Even my shit you can question if you like. Notice I carry no advertising on this site. It is by design to ensure the views here are not influenced by any other interests than my own bad attitude and desire to make weed legal. I can promise you I will never sell-out to the highest bidder and use my influence to huck some bullshit scam…but who the fuck am I? Question everyone.
A lot of what passes for journalism in the cannabis world is simply not. It is well-crafted pieces of bullshit that were bought and paid for by the subject. If you cannot see it for yourself, there is only so much I can do to point it out to you. I am asking you to use your awareness and intellect to look past the distraction, overcome your trust of this person or that magazine, and ask the hard hitting question of “what is this piece pushing?”
You can be sure a lot of what you are reading are bought and paid for pieces meant to sucker you out of your money.
Culture Magazine is literally one long advertisement made into a magazine of “reviews.” When is the last time anyone saw a negative review of anything in that piece of shit rag? LOL. The fact that they allow Carol Sherman a monthly column should make it pretty clear that their goal is to help their advertisers take your money. Nothing more. Nothing less. There is no education or real news in there. Just one fluff piece pushing some bullshit after another. Culture magazine is the worst. At least Cannabis Now has the courtesy to try and cleverly hide their sell-out pieces under the guise of real stories. Culture is basically one whore piece followed by another with very little qualms about it. I am not sure which is worse.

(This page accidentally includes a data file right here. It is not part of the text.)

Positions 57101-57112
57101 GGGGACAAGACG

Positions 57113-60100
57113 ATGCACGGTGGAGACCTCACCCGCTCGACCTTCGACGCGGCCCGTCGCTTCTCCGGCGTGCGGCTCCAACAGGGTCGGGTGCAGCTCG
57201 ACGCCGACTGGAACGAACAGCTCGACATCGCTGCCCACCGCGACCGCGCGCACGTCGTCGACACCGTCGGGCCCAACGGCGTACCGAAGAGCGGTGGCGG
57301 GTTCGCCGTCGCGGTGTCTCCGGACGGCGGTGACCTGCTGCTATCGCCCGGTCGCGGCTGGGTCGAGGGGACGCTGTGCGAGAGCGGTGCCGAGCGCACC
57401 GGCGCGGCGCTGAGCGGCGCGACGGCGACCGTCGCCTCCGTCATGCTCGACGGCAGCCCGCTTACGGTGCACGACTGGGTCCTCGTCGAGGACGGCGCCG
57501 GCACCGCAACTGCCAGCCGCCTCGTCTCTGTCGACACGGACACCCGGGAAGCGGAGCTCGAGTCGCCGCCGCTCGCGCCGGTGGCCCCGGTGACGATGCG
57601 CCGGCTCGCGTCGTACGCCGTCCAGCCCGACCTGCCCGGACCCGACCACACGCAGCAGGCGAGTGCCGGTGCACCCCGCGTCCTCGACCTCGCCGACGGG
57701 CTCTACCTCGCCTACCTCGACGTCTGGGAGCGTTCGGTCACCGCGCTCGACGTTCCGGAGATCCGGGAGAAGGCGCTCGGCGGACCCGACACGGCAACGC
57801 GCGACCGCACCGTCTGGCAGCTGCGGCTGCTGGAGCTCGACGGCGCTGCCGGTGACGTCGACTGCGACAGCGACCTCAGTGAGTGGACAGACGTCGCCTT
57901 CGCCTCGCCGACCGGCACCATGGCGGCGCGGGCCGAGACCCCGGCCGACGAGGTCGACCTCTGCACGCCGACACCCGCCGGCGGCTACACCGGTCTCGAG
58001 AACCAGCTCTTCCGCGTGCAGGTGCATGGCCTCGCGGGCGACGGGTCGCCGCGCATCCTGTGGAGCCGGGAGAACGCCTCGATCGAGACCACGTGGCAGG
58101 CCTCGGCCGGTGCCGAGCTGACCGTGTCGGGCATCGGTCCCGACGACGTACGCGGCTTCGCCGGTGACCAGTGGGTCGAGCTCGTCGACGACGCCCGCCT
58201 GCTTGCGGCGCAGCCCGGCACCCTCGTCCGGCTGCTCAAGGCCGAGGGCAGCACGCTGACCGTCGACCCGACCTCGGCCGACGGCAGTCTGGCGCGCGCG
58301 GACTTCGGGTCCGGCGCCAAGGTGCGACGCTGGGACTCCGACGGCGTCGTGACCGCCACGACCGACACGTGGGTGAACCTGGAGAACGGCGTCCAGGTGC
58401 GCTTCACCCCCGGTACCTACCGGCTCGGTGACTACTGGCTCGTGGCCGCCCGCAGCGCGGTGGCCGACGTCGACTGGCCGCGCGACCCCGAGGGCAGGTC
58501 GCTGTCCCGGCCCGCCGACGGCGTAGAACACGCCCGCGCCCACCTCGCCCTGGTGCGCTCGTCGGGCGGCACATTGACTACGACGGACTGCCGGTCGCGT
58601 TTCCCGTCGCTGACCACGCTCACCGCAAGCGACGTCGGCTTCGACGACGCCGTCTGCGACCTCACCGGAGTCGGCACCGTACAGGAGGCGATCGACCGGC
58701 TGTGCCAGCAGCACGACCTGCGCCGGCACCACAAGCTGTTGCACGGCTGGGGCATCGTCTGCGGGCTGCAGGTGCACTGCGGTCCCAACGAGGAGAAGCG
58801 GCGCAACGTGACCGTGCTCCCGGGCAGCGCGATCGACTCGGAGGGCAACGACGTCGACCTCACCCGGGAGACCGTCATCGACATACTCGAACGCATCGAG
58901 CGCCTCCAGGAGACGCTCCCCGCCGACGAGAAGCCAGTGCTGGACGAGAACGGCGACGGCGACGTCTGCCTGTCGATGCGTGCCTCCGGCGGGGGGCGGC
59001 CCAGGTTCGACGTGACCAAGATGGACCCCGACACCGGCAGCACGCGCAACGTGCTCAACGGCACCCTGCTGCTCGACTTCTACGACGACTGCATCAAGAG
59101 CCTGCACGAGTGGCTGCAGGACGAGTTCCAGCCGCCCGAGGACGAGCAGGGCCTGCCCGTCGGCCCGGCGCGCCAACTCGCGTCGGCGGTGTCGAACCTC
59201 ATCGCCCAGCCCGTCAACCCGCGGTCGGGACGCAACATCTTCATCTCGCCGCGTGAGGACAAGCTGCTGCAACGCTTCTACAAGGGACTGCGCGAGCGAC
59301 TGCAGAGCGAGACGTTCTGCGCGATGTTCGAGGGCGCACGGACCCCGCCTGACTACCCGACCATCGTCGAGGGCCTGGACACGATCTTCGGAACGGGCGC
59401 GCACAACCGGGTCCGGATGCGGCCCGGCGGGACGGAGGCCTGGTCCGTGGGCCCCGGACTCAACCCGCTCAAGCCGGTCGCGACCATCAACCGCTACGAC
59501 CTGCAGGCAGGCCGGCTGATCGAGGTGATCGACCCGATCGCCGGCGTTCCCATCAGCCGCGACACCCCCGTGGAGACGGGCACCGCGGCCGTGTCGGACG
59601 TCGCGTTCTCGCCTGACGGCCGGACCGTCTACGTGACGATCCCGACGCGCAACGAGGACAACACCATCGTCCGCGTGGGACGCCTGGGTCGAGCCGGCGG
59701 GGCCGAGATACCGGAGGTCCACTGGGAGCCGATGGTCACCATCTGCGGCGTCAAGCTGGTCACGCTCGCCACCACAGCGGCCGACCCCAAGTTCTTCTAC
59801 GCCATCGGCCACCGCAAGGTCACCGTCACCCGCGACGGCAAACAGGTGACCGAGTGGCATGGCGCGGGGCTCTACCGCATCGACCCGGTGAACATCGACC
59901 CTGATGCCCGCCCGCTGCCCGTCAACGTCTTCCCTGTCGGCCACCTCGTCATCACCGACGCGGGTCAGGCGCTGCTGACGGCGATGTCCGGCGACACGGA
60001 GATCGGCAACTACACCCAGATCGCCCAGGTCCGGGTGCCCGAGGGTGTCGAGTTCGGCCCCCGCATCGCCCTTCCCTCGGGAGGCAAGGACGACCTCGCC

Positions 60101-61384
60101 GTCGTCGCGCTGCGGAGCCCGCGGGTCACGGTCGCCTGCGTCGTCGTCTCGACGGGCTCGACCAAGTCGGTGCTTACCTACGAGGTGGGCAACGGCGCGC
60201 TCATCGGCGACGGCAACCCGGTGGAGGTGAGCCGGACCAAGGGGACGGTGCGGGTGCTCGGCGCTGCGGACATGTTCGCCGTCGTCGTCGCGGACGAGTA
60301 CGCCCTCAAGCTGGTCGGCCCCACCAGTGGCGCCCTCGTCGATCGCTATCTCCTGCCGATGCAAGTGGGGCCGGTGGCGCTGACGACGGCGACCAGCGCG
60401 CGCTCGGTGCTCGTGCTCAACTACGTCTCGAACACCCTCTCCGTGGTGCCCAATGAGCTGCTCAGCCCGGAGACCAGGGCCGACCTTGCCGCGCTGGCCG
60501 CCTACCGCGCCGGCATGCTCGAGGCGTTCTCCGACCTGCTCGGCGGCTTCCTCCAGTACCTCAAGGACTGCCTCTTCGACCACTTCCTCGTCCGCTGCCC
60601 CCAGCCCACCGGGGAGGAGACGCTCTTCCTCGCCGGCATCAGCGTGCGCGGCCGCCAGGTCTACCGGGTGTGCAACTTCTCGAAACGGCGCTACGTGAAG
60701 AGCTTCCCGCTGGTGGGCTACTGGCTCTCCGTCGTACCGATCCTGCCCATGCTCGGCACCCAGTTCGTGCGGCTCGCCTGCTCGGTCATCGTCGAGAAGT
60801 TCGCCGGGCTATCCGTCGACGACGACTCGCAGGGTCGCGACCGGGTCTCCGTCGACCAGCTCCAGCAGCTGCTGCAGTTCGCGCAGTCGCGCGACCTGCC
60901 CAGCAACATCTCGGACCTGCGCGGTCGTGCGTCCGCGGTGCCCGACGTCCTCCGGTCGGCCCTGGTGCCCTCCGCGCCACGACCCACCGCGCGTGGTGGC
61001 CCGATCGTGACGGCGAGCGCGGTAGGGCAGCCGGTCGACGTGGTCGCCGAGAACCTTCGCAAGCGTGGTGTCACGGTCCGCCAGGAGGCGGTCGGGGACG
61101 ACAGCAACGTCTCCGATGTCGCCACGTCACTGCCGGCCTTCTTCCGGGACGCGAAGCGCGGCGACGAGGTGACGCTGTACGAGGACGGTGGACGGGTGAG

What I do know is that there is a lot of bullshit floating around that is being pushed off as media and journalism. It is up to you as a reader and consumer of media to look for the scam and decide if you want to keep patronizing publications that are nothing more than sell-outs and cheap hookers for big companies trying to win over the cannabis community. I will keep my weed media radar set to “highly skeptical.” You should too….